Author: GSBS | Category: Faculty Spotlight | Biology of Aging | Biology of Aging | September 16, 2017
1) Please tell me about yourself.
I am Lizhen Chen, an Assistant Professor at the Barshop Institute for Longevity and Aging Studies, and the Department of Cell System & Anatomy. I went to University of Georgia for my Ph.D and University of California, San Diego for my postdoctoral training. I started my own lab here at UT Health San Antonio in May 2016.
2) What brought you to UT Health San Antonio?
UT Health San Antonio started to attract my attention in 2009, when I just started my postdoctoral training at University of California, San Diego. One day I read a paper published by researchers from the Barshop Institute and I searched for more information about this Institute and was very impressed by the aging research at the Barshop Institute. Unlike many other aging research institutions that are focusing on age-related diseases, Barshop Institute and UT Health San Antonio is studying both age-related diseases and normal/healthy aging. So when I had the chance to apply for a job at the Barshop Institute and UT Health San Antonio in 2015, I was very excited.
3) Tell me about your research interests and why you are passionate about this topic?
The goal of our research is to discover molecular pathways involved in neuronal aging and disease, and to translate such findings into potential therapeutic targets. Specifically, the research in my lab focuses on molecular mechanisms of neuronal aging and age-dependent axon regeneration. (1) Age-dependent neurodegenerative diseases including amyotrophic lateral sclerosis, Parkinson's, Alzheimer's, and Huntington's are adult-onset progressive disorders that result in significant human morbidity and mortality. Understanding how neurons age, how neurodegeneration occurs and how it might be alleviated are major public health priorities worldwide. And my lab is studying neuronal aging from the angle of microtubules, which are essential cytoskeleton. (2) Axons in the central nervous system of adult mammals fail to regenerate after injury. Lack of axon regeneration is the principal cause of no or limited functional recovery after spinal cord injury, causing life-long disability. In contrary, embryonic and early postnatal animals show a remarkable ability to regenerate axons. Despite decades of studies, the age-dependent changes and the factors influencing this transition remain largely unknown. I am interested in studying the intrinsic mechanisms underlying axon regeneration and finding treatments for neuronal injury and diseases, such as spinal cord injury.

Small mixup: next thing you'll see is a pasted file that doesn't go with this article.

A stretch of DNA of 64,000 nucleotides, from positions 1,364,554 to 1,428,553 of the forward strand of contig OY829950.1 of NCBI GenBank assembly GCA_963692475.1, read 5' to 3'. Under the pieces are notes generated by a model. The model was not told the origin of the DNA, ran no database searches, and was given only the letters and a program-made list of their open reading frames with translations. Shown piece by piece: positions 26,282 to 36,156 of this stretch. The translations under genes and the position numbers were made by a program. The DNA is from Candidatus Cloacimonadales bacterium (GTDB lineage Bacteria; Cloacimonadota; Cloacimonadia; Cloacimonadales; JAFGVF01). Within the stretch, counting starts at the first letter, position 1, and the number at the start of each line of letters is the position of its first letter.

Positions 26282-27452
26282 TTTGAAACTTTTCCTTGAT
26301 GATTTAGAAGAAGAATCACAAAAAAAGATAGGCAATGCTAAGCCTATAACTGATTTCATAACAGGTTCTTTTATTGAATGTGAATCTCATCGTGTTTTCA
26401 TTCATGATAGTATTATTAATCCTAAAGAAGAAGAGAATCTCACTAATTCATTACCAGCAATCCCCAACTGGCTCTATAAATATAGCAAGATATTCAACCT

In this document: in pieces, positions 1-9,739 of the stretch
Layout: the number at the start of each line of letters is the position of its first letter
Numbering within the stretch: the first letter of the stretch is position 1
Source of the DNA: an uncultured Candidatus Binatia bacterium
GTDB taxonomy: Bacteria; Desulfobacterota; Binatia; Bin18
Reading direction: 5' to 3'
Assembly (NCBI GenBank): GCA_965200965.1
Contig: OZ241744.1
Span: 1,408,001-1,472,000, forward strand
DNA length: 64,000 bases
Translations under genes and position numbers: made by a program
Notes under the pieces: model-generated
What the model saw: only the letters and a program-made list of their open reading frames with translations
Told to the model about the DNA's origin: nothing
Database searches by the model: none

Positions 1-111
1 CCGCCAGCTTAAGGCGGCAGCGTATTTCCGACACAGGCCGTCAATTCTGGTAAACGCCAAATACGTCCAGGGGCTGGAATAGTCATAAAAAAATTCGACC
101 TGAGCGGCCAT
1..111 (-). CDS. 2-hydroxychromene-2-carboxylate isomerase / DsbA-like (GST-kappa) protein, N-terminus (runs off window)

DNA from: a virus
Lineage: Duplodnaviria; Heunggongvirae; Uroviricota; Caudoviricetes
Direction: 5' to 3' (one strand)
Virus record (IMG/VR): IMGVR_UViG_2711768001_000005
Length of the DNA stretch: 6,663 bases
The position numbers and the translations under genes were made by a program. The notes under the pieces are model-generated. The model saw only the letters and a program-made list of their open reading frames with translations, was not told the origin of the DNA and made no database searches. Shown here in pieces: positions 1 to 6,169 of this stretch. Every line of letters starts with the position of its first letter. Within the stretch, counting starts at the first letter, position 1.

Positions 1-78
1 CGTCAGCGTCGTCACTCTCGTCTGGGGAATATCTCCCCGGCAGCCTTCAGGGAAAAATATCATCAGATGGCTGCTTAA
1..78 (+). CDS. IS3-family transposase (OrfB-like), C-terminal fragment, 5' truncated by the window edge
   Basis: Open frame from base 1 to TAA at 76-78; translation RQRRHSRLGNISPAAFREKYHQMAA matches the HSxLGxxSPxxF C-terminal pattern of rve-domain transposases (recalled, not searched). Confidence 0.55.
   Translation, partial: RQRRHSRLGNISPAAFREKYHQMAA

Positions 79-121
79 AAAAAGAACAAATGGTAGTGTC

4) What do you want the public to know about your research? Why is your topic important?
I am trying to understand the mechanisms behind the development, degeneration and regeneration of the nervous system. Although we don’t have a cure for many of the neuronal disorders (e.g. neurodegeneration and spinal cord injury), we hope that with all the research efforts we will eventually find effective treatments.
5) What is your favorite part of your job?
Discovery. The biggest reward of doing science, I think, is the moment of discovery. An example of my favorite moment is when I saw a fluorescently labeled protein rapidly changing its localization pattern in response to nerve injury under a microscope. No one had looked at this protein in neurons before, and I was really amazed by its rapid injury-induced change in localization.
6) What is the most challenging part of your job?
Getting funding to support research, a common challenge for all researchers.
7) What do you like most about mentoring students?
I like to see them grow. I have started mentoring students since I was a graduate student. I enjoyed teaching them how to do experiments and explaining the principles behind the experiments. It’s really rewarding to watch them grow.
8) How do you like to spend your free time?
I like to cook, craft and hike. Being a new faculty and a mom of two young children, I feel I don’t have much free time though.
9) What is the most helpful advice you’ve received?
“Don’t be afraid of a long task list. Get started asap and do it one by one, you will eventually complete all.”
This article is part of the "Faculty Spotlight" series which showcases faculty at The University of Texas Health Science Center San Antonio.
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